Beginners often have a number of common difficulties when starting our with mindfulness. Luckily, a great number of solutions exists. This posts gives you the most important ones.
I cannot meditate, my mind is all over the place
Obviously, if you have tried any form of meditation, you know this is going to happen. You mind will wander. And, if you are like me, it will jump around like a crazy monkey.
When I was a child, I once tried to stop my thoughts. I can tel you I did not get very far with that. I stopped after no more than a minute :-).
But, most meditations consider the fact that the beginner complains that his mind does not want to stay on the meditation as progress.
When I tell this to beginners, they do not want to believe this. But is is the truth. your mind has always been all over the place without you noticing it. Meditation has the advantage (or disadvantage if you want) that you start seeing it.
But in my opinion, it is better to have a correct diagnosis. At least now you can do something about it.
So, what is the prescription?
- As a beginner, I would strongly recommend you to use guided meditations. I guess that is why they are so popular. Just google ‘free guided mindfulness meditation‘ and you will have a lot of choice. Just chose a voice that is pleasing to you. Somehow our minds are less prone to distraction when we listen to someone.
- In my post on the 9 basic mindfulness attitudes according to John Kabat Zinn, he lists basic character traits that we need to develop in order to become skillful at mindfulness. The most important ones to overcome a distracted mind are acceptance and patience. We need to accept that we are not going to be great meditators any time soon (including myself) and then muster the patience to continue in our venture.
So, just keep practicing using the instructions that you have been given and you will see a steady improvement in the long run. Your thoughts will calm down, just do not expect to have it happen fast.
I see no progress at all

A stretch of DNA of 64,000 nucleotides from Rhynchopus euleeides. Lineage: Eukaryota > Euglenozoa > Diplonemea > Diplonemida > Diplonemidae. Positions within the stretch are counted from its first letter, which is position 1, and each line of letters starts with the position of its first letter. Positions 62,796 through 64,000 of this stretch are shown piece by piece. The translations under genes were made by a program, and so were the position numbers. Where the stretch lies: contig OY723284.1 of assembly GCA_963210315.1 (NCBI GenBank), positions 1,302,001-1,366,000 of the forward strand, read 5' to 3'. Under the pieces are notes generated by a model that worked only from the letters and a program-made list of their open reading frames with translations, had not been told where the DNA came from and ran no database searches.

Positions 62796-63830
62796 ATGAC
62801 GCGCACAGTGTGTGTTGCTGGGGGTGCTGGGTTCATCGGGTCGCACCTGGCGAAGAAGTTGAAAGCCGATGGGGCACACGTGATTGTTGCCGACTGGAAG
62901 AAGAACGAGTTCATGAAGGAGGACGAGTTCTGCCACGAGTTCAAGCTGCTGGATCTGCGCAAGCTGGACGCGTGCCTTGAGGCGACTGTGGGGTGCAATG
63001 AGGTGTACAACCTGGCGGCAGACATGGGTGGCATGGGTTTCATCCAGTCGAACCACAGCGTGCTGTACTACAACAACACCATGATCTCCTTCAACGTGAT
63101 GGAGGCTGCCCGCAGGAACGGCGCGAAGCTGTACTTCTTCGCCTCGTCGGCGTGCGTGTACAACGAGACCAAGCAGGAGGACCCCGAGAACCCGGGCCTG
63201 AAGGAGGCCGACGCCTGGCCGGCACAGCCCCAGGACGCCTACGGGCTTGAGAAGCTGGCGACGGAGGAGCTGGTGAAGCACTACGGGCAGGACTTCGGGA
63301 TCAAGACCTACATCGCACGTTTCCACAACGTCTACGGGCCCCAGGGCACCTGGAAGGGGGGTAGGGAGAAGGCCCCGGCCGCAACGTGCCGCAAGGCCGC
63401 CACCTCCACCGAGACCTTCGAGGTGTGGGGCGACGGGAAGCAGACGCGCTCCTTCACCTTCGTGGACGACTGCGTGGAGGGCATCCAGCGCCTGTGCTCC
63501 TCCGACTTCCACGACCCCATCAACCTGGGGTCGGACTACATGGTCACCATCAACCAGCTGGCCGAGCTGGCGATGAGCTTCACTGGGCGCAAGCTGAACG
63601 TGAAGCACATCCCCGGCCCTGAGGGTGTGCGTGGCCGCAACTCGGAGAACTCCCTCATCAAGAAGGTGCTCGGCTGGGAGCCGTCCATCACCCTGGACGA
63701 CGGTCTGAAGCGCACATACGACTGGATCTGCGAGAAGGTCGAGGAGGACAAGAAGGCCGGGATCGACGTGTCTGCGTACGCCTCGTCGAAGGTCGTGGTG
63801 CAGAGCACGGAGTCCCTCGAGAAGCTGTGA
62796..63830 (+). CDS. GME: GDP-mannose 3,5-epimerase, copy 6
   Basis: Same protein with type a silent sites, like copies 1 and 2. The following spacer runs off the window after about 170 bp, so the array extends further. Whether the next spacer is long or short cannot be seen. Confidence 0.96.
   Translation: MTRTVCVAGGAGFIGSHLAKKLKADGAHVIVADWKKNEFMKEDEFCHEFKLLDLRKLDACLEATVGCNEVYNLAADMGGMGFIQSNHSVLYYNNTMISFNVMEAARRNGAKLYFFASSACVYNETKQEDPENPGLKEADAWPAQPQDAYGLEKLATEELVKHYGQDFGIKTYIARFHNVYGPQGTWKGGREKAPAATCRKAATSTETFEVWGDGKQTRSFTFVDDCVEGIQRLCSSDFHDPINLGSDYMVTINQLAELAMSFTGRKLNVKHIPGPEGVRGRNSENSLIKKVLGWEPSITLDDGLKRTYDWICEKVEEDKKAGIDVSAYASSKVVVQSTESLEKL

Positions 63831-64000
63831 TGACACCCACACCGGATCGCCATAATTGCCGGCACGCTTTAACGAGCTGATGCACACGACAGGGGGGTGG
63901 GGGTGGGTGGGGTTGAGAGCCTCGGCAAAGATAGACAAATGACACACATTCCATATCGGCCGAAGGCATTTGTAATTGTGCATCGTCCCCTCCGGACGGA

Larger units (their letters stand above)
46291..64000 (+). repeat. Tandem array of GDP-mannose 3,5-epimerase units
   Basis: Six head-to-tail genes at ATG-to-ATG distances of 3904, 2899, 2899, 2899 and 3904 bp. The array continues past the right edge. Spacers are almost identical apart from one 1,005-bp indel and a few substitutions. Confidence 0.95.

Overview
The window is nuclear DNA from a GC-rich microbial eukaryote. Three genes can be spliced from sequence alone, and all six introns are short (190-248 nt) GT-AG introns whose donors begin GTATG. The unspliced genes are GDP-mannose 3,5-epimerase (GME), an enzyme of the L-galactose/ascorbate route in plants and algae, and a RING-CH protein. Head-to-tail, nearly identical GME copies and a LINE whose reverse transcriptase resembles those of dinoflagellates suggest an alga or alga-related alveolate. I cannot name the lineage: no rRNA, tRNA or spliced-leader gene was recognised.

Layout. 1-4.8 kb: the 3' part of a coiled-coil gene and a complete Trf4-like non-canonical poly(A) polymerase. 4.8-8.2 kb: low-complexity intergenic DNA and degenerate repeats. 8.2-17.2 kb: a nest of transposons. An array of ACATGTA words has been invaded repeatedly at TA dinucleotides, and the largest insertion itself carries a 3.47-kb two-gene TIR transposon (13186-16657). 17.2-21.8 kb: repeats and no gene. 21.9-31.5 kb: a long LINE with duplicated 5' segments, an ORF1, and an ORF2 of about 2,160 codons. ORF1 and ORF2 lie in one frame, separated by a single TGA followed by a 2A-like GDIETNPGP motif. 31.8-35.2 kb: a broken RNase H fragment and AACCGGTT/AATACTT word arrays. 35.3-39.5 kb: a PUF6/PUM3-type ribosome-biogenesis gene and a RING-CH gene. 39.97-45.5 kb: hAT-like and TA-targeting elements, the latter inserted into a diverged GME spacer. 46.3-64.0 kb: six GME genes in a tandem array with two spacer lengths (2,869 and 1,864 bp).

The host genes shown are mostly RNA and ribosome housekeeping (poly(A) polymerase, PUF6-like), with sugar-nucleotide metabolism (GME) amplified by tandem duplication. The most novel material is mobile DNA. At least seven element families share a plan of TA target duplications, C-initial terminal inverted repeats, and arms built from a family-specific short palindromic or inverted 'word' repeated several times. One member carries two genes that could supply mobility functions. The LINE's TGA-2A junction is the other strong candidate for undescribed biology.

What you often hear form meditation instructors is that you should not be concerned with progress. Just do the exercises and you will be fine.
But let’s be honest, if there is no progress, you will not continue you practice.
You should however be cautious about what you expect.
But in general, my advice would be different if you are a beginner or if you have meditated for some time.
Advice for beginners
The two main obstacles for novices are that in the beginning, it is very difficult to judge our own progress. Secondly, we often have unrealistic expectations of what could unfold.
Both are addressed in the 8 week MBCT or MBSR trainings because they are important.
Typically, the teacher will ask the participants to go through the full program before forming an opinion. That is because the benefits of meditation are unfolding slowly.
Especially in the beginning.
The first hurdles are the hardest to take. So give it some time. Take up a practice, do this for a few weeks and then reflect back.
Try to imagine yourself a few weeks ago. Is there any difference? Did some things change? Can I concentrate for a bit longer? Do I stress out less about <fill in yourself>? Did I practice more in the last couple of weeks?
As Dan Harris implies in his book ‘10% happier‘, results are not world chocking. But over time and with patience and persistence, you start to see the many benefits of meditation.
Advice for more advanced practitioners
Well, for more experienced meditators, it would take too long to write everything up in this post. The short of it is that you need something called deliberate practice to break down the different skills needed to advance in meditation and to then hone each one until perfection.
This extensive article at rational dharma covers the basics and it a great introduction to the subject. The article details the needed skills up to the intermediate level. It is based on the work by Culadasa, a neuroscience professor that became a monk in his later life. His excellent book, ‘The mind illuminated‘ covers the whole process until expert meditation. For those that are stuck (like everybody gets during the journey), this is an invaluable resource.
But I prefer to send you over to the source directly ;-).
I have the same thoughts over and over again
Do you remember what was said in the beginning of your meditation journey? You will start thinking that that your mind is now more crazy than before you started doing meditation.
But that is not true.